Wednesday, September 26, 2007

Map Projections

Tonight we had out first test, talked about Mary, who wasn't in class, and learned about Map Projections. Actually, we didn't talk about Mary who was out sick and I hope she feels better so she can come back and take the test. The test seemed like a fair assessment of our progress through the first four chapters.

To prepare for the test, I spent a lot more time in the textbook, and am really beginning to appreciate it. I love good technical writing, and this book is pretty good. The older Bentley repair manuals for various VWs I've owned over the years were great reading. They had these really well written paragraphs describing the functioning of the fuel injection system or something else complex, which made it understandable. Nowadays there is so much complexity in the cars, which requires so much volume of information that they don't have space for such frivolity.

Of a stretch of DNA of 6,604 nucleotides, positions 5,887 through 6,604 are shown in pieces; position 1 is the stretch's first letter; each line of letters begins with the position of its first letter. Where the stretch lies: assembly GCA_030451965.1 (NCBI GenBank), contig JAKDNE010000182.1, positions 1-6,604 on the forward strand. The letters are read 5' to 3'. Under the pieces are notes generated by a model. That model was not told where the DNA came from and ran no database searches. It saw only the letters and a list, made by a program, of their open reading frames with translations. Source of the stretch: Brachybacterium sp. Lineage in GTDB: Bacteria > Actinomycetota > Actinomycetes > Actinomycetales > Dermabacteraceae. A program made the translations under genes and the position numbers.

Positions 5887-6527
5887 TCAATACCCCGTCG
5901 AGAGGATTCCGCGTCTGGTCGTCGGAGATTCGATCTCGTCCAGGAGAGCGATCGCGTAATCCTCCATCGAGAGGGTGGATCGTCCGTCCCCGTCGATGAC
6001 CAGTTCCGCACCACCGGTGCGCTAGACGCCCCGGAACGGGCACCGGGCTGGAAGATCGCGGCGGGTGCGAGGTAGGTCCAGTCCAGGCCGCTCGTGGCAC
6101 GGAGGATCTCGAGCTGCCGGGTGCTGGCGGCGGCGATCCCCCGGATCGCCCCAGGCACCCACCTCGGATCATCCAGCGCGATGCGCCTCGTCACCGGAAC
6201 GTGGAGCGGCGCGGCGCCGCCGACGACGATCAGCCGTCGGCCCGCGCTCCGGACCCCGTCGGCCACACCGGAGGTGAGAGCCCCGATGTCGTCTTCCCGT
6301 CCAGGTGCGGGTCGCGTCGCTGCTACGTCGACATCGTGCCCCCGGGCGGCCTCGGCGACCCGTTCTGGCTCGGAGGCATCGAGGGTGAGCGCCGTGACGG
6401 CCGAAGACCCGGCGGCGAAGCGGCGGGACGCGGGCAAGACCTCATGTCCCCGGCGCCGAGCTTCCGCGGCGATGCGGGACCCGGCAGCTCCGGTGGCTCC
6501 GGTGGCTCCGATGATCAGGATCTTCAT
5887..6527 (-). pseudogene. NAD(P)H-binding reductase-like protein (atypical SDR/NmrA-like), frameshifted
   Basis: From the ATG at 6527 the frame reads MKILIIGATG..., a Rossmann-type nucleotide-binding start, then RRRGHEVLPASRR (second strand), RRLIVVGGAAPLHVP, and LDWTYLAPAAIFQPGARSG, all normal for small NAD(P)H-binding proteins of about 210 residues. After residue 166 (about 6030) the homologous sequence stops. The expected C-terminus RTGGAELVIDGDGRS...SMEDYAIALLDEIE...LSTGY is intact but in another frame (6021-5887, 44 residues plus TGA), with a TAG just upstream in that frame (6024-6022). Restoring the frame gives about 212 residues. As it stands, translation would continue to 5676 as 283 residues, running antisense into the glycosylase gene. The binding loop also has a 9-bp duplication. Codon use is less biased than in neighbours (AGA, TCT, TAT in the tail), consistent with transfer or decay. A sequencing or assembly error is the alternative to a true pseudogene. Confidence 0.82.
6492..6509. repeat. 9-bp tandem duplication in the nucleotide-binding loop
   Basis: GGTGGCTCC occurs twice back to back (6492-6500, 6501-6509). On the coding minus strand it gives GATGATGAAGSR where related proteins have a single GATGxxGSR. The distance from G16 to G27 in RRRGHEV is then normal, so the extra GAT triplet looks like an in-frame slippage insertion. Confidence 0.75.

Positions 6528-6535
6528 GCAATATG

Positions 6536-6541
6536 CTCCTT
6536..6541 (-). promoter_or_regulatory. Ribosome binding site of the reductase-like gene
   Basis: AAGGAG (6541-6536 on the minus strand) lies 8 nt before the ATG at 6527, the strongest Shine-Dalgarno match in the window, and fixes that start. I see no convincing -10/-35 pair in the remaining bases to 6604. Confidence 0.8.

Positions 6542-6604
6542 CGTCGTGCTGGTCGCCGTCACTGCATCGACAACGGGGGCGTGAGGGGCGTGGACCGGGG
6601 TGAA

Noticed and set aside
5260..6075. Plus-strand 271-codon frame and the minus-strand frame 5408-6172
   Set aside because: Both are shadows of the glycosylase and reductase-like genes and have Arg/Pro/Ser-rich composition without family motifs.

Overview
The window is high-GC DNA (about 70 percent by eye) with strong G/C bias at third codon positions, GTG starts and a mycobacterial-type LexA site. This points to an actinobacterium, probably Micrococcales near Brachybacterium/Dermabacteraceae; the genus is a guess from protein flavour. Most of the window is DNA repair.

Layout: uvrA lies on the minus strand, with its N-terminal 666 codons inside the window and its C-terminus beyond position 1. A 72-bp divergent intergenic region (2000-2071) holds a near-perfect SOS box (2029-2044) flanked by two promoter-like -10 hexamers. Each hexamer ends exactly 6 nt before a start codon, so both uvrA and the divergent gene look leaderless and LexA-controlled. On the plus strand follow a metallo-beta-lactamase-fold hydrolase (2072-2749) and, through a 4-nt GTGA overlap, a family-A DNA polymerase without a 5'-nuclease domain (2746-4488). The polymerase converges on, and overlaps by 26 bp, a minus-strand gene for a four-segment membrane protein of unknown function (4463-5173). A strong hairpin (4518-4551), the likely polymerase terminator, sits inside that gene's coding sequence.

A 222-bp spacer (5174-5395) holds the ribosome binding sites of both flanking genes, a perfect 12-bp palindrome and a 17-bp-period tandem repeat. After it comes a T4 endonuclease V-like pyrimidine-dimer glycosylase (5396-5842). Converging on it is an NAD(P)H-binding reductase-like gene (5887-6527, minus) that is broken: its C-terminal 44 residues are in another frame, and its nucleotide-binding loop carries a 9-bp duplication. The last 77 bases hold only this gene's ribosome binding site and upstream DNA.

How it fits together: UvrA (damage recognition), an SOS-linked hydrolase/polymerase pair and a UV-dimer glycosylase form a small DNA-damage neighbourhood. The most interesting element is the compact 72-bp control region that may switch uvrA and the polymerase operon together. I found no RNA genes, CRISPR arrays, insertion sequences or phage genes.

The Map Projections are pretty interesting. No matter what mathematical method you use to translate a sort of sherical shape (the Earth) onto a flat surface (a map), you are going to have some sort of distortion. The most disturbing distortion to me is distortion of shape. The most common projection we have seen since we were kids is the Mercator projection. It is really handy for sailing ships on the ocean because you can draw a straight line from your location to your destination and just sail on that compass heading. The Mercator really isn't so good for showing accurate relationships of the size of features at various latitudes though. It shows Alaska about the same size as Brazil, which is actually 5 times larger. Being a very visual thinker, I am now in crisis because the pictures I have in my head of the world may be all wrong. ALL WRONG! OMG.

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